Financial concerns plague more than half of Americans

by Kimberly Greene05 Jul 2019

Buyers today might be worried about any number of obstacles to their goals of becoming a homeowner, including a lack of inventory in their area and competition from investors.

The thing that keeps them up at night, though, is their personal finances.

Fifty-six percent of adult Americans have lost sleep over at least one financial concern, and one in three adult Americans is losing sleep over everyday expenses, according to a new Bankrate survey.

Other concerns causing restless nights are saving enough money for retirement, health care or insurance bills, the ability to pay credit card debt, and mortgage or rent payments.

There are generational differences when it comes to the results, too; Baby Boomers make up 54 percent of those adults losing sleep, while Generation X makes up 64 percent of those whose money issues as causing them to lose sleep. Millennials are the largest generation of homebuyers, but they’re still not all that confident in their financial security, with 58 percent of Millennials affected.

Although the overall number of Americans losing sleep over financial concerns is lower than it was three years ago, the current state of uncertainty and fear Americans are experiencing is somewhat incongruous with the facts that the U.S. is experiencing record low unemployment figures and interest rates, as well as historic economic growth.

The June Conference Board Consumer Confidence Index declined, following an increase in May. The Index now stands at 121.5, down from 131.3 in May. What’s more, the Present Situation Index, based on consumers’ assessment of current business and labor market conditions, decreased from 170.7 to 162.6; and the Expectations Index, based on consumers’ short-term outlook for income, business and labor market conditions, decreased from 105.0 in May to 94.1 in June.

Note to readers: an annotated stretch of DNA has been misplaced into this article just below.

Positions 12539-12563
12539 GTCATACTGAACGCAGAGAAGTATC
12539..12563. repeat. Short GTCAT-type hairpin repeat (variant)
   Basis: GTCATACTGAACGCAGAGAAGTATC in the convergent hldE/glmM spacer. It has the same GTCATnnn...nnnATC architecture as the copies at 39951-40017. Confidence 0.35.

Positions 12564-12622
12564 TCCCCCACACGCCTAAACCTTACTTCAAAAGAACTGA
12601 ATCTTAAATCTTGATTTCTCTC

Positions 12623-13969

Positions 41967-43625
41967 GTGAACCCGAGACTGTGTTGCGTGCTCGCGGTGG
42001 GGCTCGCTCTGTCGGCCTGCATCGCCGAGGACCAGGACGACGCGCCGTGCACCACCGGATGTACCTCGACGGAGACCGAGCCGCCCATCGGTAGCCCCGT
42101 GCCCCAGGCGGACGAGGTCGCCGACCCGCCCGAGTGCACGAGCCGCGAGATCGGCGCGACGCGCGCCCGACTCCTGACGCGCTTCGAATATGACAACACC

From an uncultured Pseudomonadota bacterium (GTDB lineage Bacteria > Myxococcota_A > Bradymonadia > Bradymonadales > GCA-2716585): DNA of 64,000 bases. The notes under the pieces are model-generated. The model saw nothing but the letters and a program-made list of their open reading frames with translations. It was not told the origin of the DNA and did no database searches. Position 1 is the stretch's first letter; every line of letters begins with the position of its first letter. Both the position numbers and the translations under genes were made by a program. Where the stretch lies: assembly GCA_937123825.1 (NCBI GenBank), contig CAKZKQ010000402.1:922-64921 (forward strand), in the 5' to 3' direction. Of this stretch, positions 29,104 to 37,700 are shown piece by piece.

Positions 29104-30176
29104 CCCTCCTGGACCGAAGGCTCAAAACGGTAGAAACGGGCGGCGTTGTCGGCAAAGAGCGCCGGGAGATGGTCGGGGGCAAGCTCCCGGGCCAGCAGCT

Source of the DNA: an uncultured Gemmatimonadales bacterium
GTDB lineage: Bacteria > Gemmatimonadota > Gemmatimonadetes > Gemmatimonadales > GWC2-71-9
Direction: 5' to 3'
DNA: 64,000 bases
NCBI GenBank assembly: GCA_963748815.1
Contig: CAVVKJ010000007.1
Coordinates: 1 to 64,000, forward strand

The decline in June put the Consumer Confidence Index at its lowest level since September 2017.

Part of that is because the reality on the ground differs than the overall picture for many Americans. Wage growth is slow, and a lot of people are worried about a looming recession sometime in the near future.

This may be one reason why borrowers are coming to the buying table with more varied sources of income. Another recent Bankrate survey found that 34 percent of Americans are using side hustles as a way to merely make ends meet, with 30 percent use the money earned to pay for regular living expenses.

Given the uncertainty that consumers have about their finances and the economy in general, even when potential borrowers reach out to inquire about getting a mortgage, there’s a good chance that they’re not completely confident in their ability to tackle such a large purchase. Originators who take a more advisory role to their clients or who partner closely with financial planners can help buyers ease any fears they might have about affordability, and get them into a better position to afford a mortgage now or in the future.

Maybe then they will finally get a good night’s rest.